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Friday, August 22, 2014

Can green-themed TV shows gain mainstream success?

Any media attention to the cause of building a cleaner, brighter future, including themed TV, is welcome:

Tom Szaky, Guest Writer (@tom_terracycle)
Living / Culture
August 8, 2014


Pivot TV garbage is my passion

Reality television has become an integral part of Western pop culture whether or not you like it – and there are a million reasons you shouldn’t. Many of these shows highlight the glamorous lives of the outrageously wealthy, or the over-dramatized dysfunctions of the most banal D-list celebrities. For such a popular genre of television, many real-life topics pertinent to, you know, reality, are left by the wayside. Where are the shows that engage viewers about issues affecting us all, like the struggling health of our environment? For years, various television networks have tried to create successful “eco” reality programming, but none have been successful enough to make it past the first few seasons.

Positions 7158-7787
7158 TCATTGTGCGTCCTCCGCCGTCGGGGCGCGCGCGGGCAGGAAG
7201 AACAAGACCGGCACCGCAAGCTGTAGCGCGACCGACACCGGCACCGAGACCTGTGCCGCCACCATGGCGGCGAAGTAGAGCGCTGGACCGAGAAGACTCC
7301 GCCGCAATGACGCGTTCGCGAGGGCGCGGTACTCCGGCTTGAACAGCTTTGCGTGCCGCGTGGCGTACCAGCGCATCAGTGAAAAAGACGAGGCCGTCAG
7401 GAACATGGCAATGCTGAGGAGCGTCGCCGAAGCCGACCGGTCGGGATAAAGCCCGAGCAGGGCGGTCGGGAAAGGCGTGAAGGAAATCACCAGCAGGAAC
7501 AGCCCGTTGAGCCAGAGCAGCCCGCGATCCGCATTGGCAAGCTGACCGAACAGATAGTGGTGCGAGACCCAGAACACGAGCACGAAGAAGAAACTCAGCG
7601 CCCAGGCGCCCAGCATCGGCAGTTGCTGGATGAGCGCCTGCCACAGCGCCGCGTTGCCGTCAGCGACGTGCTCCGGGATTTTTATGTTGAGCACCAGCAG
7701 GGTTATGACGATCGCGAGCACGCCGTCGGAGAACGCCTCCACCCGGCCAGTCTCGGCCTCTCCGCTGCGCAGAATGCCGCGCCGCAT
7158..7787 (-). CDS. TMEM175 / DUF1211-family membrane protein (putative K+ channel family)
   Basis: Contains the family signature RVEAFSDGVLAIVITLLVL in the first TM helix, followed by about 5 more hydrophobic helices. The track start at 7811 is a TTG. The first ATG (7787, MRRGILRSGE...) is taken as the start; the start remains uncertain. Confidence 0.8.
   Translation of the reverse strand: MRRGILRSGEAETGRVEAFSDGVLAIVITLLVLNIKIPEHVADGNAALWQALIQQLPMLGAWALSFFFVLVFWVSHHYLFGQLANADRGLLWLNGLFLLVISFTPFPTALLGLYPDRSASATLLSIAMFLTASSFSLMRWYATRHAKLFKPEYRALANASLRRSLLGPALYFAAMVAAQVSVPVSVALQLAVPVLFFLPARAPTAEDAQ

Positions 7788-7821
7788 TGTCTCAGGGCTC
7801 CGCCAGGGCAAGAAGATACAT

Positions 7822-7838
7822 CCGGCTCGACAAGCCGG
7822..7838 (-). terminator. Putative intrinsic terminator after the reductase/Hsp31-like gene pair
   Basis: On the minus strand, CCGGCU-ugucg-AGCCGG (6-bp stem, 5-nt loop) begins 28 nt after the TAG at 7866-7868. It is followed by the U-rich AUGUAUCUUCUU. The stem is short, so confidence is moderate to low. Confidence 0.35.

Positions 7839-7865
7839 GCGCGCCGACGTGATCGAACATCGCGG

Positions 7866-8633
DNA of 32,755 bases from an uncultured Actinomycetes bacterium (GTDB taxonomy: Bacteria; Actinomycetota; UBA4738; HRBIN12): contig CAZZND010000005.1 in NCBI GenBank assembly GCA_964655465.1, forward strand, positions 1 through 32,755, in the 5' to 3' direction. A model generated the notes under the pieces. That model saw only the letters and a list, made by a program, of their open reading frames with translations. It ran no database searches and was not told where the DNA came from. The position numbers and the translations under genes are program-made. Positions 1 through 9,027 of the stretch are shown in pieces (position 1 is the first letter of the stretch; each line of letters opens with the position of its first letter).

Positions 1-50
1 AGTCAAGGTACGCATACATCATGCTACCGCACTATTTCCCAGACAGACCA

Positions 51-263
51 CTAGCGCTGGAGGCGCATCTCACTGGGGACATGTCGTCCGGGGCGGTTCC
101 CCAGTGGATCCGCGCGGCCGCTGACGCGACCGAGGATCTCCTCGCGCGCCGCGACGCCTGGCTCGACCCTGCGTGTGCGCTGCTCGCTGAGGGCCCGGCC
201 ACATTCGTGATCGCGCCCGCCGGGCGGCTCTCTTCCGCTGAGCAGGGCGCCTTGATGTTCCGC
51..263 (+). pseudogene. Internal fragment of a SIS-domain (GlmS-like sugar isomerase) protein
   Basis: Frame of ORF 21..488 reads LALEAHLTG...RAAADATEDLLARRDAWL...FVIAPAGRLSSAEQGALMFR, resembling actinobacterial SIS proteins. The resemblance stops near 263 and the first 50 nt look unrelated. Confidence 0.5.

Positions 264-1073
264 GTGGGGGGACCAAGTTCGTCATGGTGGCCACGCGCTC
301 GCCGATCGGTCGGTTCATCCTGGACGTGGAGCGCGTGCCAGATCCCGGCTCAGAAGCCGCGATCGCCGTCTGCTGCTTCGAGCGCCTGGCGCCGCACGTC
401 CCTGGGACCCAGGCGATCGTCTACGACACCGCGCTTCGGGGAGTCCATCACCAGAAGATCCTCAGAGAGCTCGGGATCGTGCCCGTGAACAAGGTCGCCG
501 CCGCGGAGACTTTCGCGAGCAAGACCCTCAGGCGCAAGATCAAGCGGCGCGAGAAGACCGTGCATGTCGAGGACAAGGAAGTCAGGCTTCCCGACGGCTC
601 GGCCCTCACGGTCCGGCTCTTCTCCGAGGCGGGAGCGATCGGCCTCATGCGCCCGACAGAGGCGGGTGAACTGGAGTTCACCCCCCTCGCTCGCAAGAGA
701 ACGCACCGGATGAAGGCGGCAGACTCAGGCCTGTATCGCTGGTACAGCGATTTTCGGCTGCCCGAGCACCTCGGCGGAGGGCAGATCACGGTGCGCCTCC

The Lazy Environmentalist was a 2009 program that followed my good friend, Josh Dorfman, creator of sustainable furniture store Vivavi, who traveled around the country showing people easy, cheap ways to make their lives greener. His approach was simple: relate to the everyday viewer who thinks he or she doesn’t have the time to be eco-friendly. Despite his simple approach, the show was canceled after two seasons and ended its run in 2010.